- The “ill” person stays sick. Again, if you’re always being rescued, why change?
- The rescuer loses themselves - when you are all-consumed with the well-being of someone else, you lose your sense of self, and can lead to its own list of symptoms (hopelessness, anger, anxiety, isolation, etc)
- Codependency is ultimately self-seeking - if you are rescuing to avoid feeling the fear or guilt of seeing your loved one in pain, you just made it about you. If you expect your loved one to rescue you instead of taking responsibility, it’s about you and your avoidance. This is the opposite of love, empathy, and compassion.
The reason that this can be especially difficult to navigate in family relationships, is there’s a cultural notion that you are 100% responsible for your family members…. And thus, if they need help in some way, it’s 100% on you to fix it or make sense of it. A healthy psychological approach is understanding that both persons in the relationship are whole, independent beings, and each takes responsibility for their own actions. The solution to codependency in marriage (and any relationship) is boundaries and interdependence.
Setting boundaries does not mean that you don’t care, that you don’t want the best for your spouse, or that their situation doesn’t pain you. It may seem that way when you first start practicing boundaries and interdependence, but it’s simply not true. Setting boundaries simply separates what is your responsibility from others’ responsibilities. Practicing this is ultimately loving and supportive of your partner, because you are allowing them to grow rather than hinder it with rescuing or protecting. Here is a non-extensive list of what is not your responsibility as a spouse:
- Making sure your spouse has a good day
- Coping or regulating their emotions
- Whether or not your spouse practices healthy habits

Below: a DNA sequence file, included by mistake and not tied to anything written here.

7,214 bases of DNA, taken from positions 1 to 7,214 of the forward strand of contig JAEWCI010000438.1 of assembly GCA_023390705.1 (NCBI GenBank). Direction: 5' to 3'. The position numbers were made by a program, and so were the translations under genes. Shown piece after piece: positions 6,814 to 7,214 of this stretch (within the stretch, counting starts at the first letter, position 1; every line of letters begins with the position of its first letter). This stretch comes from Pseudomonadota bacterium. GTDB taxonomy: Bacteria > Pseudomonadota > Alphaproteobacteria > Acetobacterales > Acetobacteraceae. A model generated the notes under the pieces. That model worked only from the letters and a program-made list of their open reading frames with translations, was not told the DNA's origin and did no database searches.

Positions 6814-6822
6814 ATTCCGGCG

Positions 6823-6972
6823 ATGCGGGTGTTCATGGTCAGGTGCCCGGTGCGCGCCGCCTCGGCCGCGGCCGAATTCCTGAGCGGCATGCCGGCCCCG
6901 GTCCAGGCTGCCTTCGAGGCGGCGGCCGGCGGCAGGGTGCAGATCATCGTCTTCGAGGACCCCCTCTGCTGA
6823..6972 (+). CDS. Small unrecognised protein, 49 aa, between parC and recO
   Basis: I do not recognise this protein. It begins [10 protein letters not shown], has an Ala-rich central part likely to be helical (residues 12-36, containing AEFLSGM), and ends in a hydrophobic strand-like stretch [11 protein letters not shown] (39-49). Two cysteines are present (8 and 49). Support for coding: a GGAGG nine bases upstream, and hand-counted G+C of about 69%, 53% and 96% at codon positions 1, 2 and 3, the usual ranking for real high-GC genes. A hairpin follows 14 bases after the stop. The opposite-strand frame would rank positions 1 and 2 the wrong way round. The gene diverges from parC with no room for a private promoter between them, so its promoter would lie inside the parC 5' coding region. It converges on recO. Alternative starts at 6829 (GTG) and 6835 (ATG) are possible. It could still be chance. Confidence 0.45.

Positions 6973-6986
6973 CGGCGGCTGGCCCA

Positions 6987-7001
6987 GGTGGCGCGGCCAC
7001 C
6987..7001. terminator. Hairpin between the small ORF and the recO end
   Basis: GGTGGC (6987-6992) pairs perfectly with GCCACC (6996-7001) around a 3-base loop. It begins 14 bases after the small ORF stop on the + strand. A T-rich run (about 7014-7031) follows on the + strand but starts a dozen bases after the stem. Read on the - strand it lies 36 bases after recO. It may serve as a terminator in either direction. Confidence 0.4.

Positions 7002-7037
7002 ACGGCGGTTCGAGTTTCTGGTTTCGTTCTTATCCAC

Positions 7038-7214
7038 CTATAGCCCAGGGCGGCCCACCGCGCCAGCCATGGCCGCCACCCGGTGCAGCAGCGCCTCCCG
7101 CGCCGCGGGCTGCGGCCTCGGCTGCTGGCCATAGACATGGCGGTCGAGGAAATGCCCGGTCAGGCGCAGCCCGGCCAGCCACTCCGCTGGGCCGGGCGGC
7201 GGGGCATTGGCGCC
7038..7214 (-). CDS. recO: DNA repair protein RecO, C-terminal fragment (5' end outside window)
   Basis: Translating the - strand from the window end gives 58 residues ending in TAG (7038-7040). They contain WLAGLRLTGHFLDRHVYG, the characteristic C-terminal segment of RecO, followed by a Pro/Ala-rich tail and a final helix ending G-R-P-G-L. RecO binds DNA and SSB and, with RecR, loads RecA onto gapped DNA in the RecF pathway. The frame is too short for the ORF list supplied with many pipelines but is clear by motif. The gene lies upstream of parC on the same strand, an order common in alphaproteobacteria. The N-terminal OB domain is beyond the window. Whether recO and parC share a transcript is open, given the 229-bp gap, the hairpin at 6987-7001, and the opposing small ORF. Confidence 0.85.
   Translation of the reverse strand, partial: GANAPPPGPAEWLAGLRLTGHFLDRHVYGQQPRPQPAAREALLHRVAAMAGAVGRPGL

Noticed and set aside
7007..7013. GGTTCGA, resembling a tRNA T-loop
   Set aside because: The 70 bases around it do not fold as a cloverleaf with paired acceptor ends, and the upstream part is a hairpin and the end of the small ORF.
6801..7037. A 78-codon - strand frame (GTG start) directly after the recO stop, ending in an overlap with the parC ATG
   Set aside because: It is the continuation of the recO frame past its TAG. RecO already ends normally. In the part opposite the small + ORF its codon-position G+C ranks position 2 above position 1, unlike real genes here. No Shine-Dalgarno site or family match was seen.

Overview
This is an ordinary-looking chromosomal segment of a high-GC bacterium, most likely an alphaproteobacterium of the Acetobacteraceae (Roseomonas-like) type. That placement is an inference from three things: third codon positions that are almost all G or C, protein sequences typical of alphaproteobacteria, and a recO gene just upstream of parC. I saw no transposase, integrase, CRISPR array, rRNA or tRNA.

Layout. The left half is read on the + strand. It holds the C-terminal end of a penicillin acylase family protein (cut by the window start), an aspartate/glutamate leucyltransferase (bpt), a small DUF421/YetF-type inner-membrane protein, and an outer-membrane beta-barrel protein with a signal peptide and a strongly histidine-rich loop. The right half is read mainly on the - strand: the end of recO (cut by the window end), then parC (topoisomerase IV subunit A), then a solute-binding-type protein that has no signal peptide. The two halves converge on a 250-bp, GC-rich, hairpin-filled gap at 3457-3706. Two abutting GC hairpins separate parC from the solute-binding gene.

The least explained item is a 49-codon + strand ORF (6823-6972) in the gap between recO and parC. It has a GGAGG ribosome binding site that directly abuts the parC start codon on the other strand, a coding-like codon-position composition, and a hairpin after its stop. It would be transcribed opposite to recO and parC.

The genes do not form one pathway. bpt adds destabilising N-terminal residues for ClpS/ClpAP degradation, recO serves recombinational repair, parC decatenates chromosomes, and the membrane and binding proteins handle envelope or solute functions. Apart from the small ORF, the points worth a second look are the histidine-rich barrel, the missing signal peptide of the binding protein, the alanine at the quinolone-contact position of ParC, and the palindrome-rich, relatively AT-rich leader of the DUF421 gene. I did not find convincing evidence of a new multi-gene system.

- Making sure they don’t embarrass themselves (especially if substance use is involved)
- Whether or not they fit in or act appropriately
- Whether or not they have friends
- Communicating their needs, wants, limits, and expectations - don’t assume what they are or speak for them, these must be communicated directly by the person in need
- Meeting personal needs
What is your responsibility as a spouse?
- To take care of you - so you can be the best person for your spouse and for yourself! This includes healthy coping skills, healthy habits, and allowing yourself to have good days even when your spouse has bad days. (Yes, it’s possible to feel sad for your spouse who is struggling and be capable of feeling happiness at the same time)
- To acknowledge and honor your limits
- Communicate and meet your own needs
- Communicate your expectations of self and others
- To be present and emotionally available to your spouse - holding space for their pain vs try to fix it
- Be willing to challenge your spouse to make healthier choices - this includes pushing them to make hard decisions to get help because it’s best for their health
- Communicate your boundaries for what you will not take responsibility for, or what you will not do
Working through this is a process, and frequently doesn’t come naturally. As mentioned before, it can feel unloving or like outright betrayal if you are stuck in a rescuer role. This is when working through boundary work with professionals is essential, so that you stay accountable and not fall back into the addictive codependent dynamic.
Contact Solstice at 949.200.7929 to see your options for you and your family, to set you free from exhausting and unhealthy dynamics.